Our Real Wales, Real People blog series is back! This time we're interviewing the lovely Dani Robertson, from Anglesey, North Wales.
You’ve seen the pictures, you know just how beautiful Wales is, but how much do you know about its’ people? For a small population – just over 3 million people – the diversity is staggering. The Welsh are known as a friendly bunch, and whether they were born here or made the great choice to move here, you’ll likely receive the same warm welcome whomever you get talking to. One thing I learnt through my travels is that you can learn the most about a place by listening to the people that live there. The idea of this series of interview blogs is to give you an insight into the lives, loves & work of people that live in Wales.
Dani, thank you for agreeing to be interviewed for our Real Wales, Real People blog series. We connected over our mutual love of Wales’ ancient history, and adventure; both of which, as our readers will find out, can be discovered wherever in Wales you find yourself.
Can you tell us a bit about yourself, and where you live?
I’m Dani! I’m 27 and I run a Surf Therapy Project for the wonderful Wave Project in both North and South Wales. I also run an online surf community 'Surf Senioritas'; we run surf academies to get more women surfing.
I was incredibly lucky to grow up on the beautiful Island of Anglesey, in a little coastal village called Rhosneigr. I spent my childhood running wild on the beaches and through the fields (and some of the holiday homes’ gardens!), but I currently live just outside Neath, in South Wales. I moved to Neath for work, and I believe it gets a really bad rep. I live a stones throw from a number of historical sites, a beautiful and diverse woodland, waterfalls and some of the best beaches in Europe.
As a local, what would your perfect day in Wales consist of?
As an Anglesey local, my perfect day is a cup of tea at my mums, followed by a walk along the beaches all the way to Cable Bay, home to Barclodiad Y Gawres (translation: ‘The Giantess’ Apron’), a Neolithic burial chamber, which is still used for ceremonies today by druids).
Cable Bay is great for surfing (but NOT lifeguarded!) and I think one of the best places to watch a sunset. I’d wrap up warm and stay to see the stars, with hardly any light pollution to spoil the skies, you’re in for a treat.
If you head up there for the Equinox, or a special celestial event such as the total eclipse, you’ll be treated to viewing some pretty special and ancient ceremonies. Not many people know, but you can access entry to the burial mound by requesting the key from the owners at the Wayside Stores, the last shop you pass on your way there!
I also like to head to the end of RAF Valley’s runway, down by Rhosneigr golf course. You can watch the jets come in to land right over your head!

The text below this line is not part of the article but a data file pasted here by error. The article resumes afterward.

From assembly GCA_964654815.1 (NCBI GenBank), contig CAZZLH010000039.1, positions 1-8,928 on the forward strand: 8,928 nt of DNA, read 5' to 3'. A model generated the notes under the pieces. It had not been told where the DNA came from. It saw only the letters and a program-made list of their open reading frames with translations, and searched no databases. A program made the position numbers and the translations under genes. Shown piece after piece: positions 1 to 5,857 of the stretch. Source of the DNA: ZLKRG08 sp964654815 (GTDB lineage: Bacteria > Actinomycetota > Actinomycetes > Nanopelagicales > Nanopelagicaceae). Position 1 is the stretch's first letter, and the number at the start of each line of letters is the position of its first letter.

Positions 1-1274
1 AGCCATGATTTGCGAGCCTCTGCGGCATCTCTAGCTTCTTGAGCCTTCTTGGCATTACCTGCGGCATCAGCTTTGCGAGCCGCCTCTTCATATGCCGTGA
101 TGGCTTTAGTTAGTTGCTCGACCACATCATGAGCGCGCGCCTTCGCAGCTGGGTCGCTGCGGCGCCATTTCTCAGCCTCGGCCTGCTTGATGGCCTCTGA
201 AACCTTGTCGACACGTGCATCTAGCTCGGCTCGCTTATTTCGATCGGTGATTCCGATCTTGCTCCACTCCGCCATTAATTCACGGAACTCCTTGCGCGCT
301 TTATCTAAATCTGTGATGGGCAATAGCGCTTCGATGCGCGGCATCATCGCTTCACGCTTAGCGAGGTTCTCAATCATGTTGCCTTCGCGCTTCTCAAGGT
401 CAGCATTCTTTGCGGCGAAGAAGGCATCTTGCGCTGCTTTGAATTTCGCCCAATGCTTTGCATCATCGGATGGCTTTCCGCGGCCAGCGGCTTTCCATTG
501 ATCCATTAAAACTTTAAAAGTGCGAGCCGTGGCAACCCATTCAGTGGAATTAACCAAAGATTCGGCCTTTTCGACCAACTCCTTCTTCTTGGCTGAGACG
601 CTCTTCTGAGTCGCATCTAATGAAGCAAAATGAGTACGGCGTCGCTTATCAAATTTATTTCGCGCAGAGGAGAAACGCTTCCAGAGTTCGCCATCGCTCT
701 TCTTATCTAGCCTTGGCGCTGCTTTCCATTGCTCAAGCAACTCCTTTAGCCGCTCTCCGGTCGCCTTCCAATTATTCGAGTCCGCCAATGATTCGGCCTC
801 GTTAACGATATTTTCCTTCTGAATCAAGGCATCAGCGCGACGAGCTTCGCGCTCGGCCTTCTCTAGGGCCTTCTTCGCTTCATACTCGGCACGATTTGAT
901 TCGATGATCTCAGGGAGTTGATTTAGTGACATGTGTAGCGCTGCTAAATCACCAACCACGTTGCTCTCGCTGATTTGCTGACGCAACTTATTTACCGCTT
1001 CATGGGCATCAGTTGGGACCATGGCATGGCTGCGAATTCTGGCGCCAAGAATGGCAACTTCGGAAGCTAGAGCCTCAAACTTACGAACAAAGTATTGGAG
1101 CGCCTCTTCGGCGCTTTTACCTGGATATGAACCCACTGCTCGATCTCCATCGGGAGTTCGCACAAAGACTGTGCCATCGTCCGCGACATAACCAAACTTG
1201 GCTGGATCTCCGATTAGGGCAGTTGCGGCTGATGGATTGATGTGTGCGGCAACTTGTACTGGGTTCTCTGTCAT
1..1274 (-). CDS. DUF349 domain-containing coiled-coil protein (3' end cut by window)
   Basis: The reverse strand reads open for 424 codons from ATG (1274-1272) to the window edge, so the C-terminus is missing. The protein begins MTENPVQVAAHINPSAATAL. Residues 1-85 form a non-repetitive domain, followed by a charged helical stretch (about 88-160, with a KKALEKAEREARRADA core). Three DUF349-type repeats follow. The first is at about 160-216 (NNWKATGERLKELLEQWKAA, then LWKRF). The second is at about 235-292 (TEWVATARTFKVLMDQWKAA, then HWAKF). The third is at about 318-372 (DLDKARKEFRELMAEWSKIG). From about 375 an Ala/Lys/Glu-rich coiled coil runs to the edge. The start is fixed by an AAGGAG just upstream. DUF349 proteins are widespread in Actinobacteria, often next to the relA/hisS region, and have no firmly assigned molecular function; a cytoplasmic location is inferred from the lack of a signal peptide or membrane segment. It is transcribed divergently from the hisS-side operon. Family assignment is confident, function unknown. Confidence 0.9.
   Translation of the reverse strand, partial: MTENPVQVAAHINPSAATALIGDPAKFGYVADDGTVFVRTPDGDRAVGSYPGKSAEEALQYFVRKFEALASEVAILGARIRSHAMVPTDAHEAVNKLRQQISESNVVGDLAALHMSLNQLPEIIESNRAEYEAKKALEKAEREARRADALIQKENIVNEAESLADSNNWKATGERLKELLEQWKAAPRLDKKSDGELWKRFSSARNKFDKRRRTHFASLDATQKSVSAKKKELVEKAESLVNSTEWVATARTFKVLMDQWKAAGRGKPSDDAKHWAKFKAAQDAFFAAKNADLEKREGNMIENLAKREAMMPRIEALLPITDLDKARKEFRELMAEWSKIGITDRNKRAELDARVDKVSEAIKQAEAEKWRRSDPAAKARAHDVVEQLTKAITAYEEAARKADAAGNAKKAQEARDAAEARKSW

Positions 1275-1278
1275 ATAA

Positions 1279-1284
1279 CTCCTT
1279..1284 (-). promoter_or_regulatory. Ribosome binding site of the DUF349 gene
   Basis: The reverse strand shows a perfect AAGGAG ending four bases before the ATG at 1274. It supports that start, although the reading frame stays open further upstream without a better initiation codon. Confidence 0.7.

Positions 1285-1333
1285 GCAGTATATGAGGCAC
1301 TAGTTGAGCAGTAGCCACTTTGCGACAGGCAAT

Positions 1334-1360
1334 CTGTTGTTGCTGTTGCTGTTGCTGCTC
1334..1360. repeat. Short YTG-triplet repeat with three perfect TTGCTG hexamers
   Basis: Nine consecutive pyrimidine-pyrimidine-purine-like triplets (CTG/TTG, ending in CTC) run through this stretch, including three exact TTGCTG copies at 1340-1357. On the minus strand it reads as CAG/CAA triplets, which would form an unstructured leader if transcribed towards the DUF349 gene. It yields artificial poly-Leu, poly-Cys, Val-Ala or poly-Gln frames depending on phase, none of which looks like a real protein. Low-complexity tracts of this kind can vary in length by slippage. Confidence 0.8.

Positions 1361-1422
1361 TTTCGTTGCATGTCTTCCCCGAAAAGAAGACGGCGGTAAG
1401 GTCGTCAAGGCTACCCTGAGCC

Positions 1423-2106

What are your top tips for those looking to discover the real Wales?
My top tips are, pack a flask and sandwiches, ditch the car and get walking. Some of the most spectacular scenery we have is tucked away, out of sight of the car parks. Also don’t let weather put you off, there’s no such thing as bad weather, just bad clothing! It’s always wise to bring waterproofs when exploring Wales, we do get a lot of rain! This does mean however, that when the sun shines, the fields are green and life is thriving. Viewing Wales from the sea is an amazing opportunity to see our marine life and sea birds. You can take lots of different boat tours, but I’d recommend the Rib Ride down the Menai Straits, or taking a paddle board guided tour around the coast. I’d always recommend taking a guide unless you’re very sea savvy! Anglesey has some treacherous waters.
Where would you take friends that come to visit you?
When friends visit, there’s almost too much choice for activities! When on Anglesey, I like to take people to South Stack Lighthouse and nature reserve, and to the top of Holyhead mountain – from the top on a clear day you can see across to Dublin and the Isle of Man! It’s also quite funny when everyone’s phone providers decide you’re actually in Ireland and you get a ‘Welcome to Ireland!’ text.
In South Wales, I’ll head out to the waterfalls in the Brecon Beacons National Park. I’m incredibly lucky to live 5 minutes from ‘Waterfall County’ and there are some truly incredible walks with some breathtaking falls; some you can even walk behind.
Finally - what makes you most proud to call Wales home?
I am proud to call Wales my home as we really are spoilt. Every day is an adventure if you want it to be. There’s so much history, and the stories, myths and legends that go with every place make everything magical. We are proud of our heritage, our language and culture. For a country so small, we have so much to offer.
You can see more from Dani on Instagram